General Question

troubleinharlem's avatar

Why is it that when you fold your fingers down, they are all the same length, but when you put them straight up they are all different lengths?

Asked by troubleinharlem (7978points) April 15th, 2011

So if you fold your fingers down across your palm normally, they all end at the same spot (plus or minus a few millimeters or so). But why is it that when you put them straight up, they are all different lengths?

Fingers Two

See? Maybe it’s just me.

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6 Answers

math_nerd's avatar

Mine don’t. But can you touch your elbows behind your back?

troubleinharlem's avatar

@math_nerd : Uhm, it depends on where my other elbow is. Let me take a picture of my own fingers.

Kardamom's avatar

I just tried this. When you look at your fingers pressed onto your palm, they do land at the same place, but if you roll your hand forward (so that it looks like your fist is going to punch you in the face) you will see that your knuckles are not at the same height (level to the ground). It’s the actual length of the bones and the placement of the bones relative to each other that make this illusion occur.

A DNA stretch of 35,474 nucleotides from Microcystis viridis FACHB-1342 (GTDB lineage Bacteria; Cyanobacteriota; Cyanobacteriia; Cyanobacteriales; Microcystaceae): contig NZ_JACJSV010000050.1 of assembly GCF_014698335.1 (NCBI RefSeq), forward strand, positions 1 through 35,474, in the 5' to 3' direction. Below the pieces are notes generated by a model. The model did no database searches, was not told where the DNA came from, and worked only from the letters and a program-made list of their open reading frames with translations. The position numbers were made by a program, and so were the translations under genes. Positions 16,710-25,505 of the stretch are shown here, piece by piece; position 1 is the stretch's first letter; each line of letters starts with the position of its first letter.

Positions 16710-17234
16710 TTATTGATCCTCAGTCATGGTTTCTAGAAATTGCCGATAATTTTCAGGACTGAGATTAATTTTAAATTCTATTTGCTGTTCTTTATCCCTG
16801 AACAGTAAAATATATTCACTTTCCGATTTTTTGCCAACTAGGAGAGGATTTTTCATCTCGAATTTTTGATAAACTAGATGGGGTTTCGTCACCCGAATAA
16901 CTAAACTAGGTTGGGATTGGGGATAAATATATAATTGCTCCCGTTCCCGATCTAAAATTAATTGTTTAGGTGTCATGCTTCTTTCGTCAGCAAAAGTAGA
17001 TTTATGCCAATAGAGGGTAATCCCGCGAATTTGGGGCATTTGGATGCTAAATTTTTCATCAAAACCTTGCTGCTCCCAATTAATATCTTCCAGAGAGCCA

lucillelucillelucille's avatar

Mine are not the same length either way.My thumb sits high on my hand too so my fist looks odd.

cazzie's avatar

It has to do with the placement of joints in your hand. Just yesterday, my hubby was demonstrating to my 6 year old the strange and funky things hands can and can’t do because of the amazing way they work. If you completely relax your hand and then grab around the wrist and squeeze you can see your fingers involuntarily contract. If you make a fist and then put it on a table with your palm down but with only your ring finger extended out you can not lift that finger.

Our fingers curl into a linear conclusion because that is the most effective grasping formation. If it didn’t do this, our grip wouldn’t be as good.

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